Worcestershire Record No. 16 April 2004 pp. 29-30
This revision concerns the two species, L. niger and L.alienus, referred to in my separate summary of the aculeate hymenoptera of Worcestershire. In 1992 Seifert published details of the revision splitting L. niger into L. niger (sensuo stricto – s.s.) and L. platythorax, and L. alienus into L. alienus (s.s.) and L. psammophilus. All previous records can now only be given the status sensuo lato (s.l.). Glenda Orledge is co-ordinating a national survey of these species on behalf of the Bees, Wasps and Ants Recording Society (BWARS) and I am grateful to her for the information summarised in this article.
Each of the pairs is difficult to separate morphologically and valuable keys are provided by Blacker and Collingwood (2002) and Czechowski et al. (2002). A useful starting point for identification is the habitat from which ants are collected. L. niger prefers relatively dry situations in grassland or under stones and slabs in gardens whilst L. platythorax will be found in wet, boggy places, nesting in rotting trees stumps. L. alienus appears to favour dry, sparse grassland where there will be minimal competition from L. flavus and Myrmica species and L. psammophilus will be located in acid heathland. L. alienus records from Devil’s Spittleful may well be L. psammophilus. However, the habitat preferences do overlap and are not definitive.
The following features published by Orledge (2003) were found helpful when practical work was undertaken at a BWARS workshop and are quoted in full:
Lasius niger and Lasius platythorax
·Clypeal pubescence: relatively dense in L. niger, relatively sparse in L. platythorax. Seifert quantifies this character and gives it prominence. It is well described by and figured by Chezchowski et al., who also give it prominence. It appears to be a reliable character, but requires careful positioning of the specimen with respect to light source for correct observation.
·Clypeal convexity: in lateral profile, and ignoring the extent of development of the clypeal carina, the clypeus of L. niger is more convex than that of L. platythorax. It appears, also, that whilst clypeal convexity in L. platythorax is fairly even, in L. niger the upper part of the clypeus can be more strongly convex than the lower part. Whether this is always the case needs further checking.
·Dorsal pronotal hairs: relatively short and of more or less even length in L. niger; longer, and of unequal length in L. platythorax. Seifert quantifies worker pronotal hair length by dividing the length of the longest standing hair on the pronotum by head length (maximum length along median line). He gives a value for this ratio of 0.119 ± 0.009 for L. niger and of 0.159 ± 0.010 for L. platythorax.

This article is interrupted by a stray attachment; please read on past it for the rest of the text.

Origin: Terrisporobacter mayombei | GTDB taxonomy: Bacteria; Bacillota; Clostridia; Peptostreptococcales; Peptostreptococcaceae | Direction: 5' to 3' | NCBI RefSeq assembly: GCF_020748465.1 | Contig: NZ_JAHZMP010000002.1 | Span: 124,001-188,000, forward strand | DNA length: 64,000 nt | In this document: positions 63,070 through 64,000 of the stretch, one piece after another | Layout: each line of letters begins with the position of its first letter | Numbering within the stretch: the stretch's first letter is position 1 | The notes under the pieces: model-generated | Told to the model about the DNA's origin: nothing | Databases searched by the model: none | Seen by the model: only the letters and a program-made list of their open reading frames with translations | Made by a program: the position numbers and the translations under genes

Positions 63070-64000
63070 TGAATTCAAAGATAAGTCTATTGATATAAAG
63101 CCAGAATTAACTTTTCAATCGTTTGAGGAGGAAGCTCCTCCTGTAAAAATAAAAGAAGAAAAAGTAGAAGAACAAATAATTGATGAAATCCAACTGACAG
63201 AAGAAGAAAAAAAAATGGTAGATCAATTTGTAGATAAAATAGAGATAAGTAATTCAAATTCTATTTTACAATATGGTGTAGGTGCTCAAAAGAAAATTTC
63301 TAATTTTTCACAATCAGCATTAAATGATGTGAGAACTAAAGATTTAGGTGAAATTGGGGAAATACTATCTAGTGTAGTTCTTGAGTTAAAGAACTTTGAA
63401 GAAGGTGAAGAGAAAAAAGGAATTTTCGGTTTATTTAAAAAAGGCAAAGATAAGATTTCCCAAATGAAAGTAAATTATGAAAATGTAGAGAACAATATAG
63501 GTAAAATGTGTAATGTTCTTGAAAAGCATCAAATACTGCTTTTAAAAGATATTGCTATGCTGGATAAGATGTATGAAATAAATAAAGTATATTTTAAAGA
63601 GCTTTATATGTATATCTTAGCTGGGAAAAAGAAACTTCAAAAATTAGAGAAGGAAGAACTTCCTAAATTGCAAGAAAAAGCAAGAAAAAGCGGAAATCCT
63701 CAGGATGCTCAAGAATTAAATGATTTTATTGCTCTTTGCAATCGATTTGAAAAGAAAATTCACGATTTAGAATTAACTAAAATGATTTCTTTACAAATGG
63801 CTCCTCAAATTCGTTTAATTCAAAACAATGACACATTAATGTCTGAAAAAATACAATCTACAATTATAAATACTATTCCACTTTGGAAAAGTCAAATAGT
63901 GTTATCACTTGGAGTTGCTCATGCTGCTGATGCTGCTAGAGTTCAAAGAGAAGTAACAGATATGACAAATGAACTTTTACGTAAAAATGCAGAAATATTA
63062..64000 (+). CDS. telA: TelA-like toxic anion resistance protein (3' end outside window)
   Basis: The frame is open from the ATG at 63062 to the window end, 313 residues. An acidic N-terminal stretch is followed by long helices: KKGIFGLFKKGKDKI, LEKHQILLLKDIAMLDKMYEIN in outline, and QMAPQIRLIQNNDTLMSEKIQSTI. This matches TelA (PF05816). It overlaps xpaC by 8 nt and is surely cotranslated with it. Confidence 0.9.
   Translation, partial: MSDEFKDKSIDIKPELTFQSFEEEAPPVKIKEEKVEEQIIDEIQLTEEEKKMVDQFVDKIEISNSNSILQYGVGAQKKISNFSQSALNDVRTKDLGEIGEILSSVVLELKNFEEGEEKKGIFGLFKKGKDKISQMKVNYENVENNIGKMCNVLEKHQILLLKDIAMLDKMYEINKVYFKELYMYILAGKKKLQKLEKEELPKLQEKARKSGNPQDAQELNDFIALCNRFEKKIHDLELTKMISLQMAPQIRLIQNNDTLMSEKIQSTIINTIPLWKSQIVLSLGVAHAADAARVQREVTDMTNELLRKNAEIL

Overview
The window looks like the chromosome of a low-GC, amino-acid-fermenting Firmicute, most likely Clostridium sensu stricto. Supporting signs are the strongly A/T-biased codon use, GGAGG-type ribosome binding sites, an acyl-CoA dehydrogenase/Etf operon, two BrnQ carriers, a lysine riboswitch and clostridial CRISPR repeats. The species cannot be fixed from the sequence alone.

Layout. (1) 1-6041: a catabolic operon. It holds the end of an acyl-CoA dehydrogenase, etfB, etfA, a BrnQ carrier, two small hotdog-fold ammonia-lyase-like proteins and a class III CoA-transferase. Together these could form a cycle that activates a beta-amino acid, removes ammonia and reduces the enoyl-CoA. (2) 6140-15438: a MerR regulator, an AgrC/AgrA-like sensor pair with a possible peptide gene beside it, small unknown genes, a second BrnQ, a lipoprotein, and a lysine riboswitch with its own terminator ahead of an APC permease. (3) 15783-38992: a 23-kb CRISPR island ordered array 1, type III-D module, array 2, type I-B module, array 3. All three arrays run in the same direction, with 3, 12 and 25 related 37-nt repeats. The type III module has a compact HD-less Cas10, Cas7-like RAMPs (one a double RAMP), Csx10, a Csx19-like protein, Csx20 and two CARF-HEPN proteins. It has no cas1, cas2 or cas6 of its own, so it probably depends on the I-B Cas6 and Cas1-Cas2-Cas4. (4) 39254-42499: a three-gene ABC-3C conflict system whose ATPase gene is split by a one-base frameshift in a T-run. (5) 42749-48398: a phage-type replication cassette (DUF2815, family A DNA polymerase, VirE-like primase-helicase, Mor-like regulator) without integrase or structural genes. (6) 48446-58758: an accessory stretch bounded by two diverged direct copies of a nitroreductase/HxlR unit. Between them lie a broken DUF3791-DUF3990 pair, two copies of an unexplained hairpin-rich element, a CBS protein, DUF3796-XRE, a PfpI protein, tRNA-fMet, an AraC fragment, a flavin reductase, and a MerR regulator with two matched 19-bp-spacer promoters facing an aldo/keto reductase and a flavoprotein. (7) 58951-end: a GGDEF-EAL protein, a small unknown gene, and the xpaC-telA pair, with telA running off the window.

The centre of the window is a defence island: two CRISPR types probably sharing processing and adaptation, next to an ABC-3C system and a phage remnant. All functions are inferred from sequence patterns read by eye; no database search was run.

Lasius alienus and Lasius psammophilus
For separating the workers of these species the only character which appears satisfactory is the number of short hairs on the sloping face of the propodeum, between the propodeal spiracle and the metapleural gland. On each side L. alienus has 0 – 1, rarely 2, hairs, whilst L. psammophilus has 2 – 5 hairs. Some specimens may remain problematic. The presence of suberect hairs on the hind tibia is mentioned by Seifert and used by Blacker & Collingwood, but this character proved to be unsatisfactory for the specimens examined at the BWARS workshop. Whether or not the number and extent of occipital setae (well described and figured by Czechowski et al.) is a useful separator for British material remains to be seen.
Guidance notes on collecting and recording the species
1. When a nest is located, it is important to take a sample of several workers. When possible, males and alate females should also be collected. Where only individual foragers are seen, try to collect several.
2. Since body hairs are of paramount importance for the separation of the species, specimens need to be either mounted or preserved in alcohol as soon as possible after capture. Unfortunately, since hairs abrade easily, dry, unmounted specimens are of little use.
3. For each collection, note both the grid reference (ideally 6 figure) and date.
4. For each collection, note the habitat (heath, marshy ground, urban pavement etc.), and the location within that habitat (rotten log, dry soil, under stone etc.).
|BLACKER, N.C. & COLLINGWOOD, C.A. 2002. Some significant new records of ants (Hymenoptera: Formicidae) from the Salisbury area, South Wiltshire, England, with a key to the British Species of Lasius. British Journal of Entomology and Natural History, 15:25–46.|
|CZECHOWSKI, W., RADCHENKO, A. & CZECHOWSKA W. 2002. The ants (Hymenoptera: Formicidae) of Poland. Museum and Institute of Zoology PAS, Warsaw.|
|ORLEDGE, G.M. 2003 The BWARS Lasius study. BWARS Newsletter, Autumn 2003: 7.|
|SEIFERT, B., 1992. A taxonomic revision of the Palaearctic members of the ant subgenus Lasius s. str. (Hymenoptera: Formicidae). Abhandlungen und Berichter des Naturkundermuseums Görlitz, 66:1–67.|
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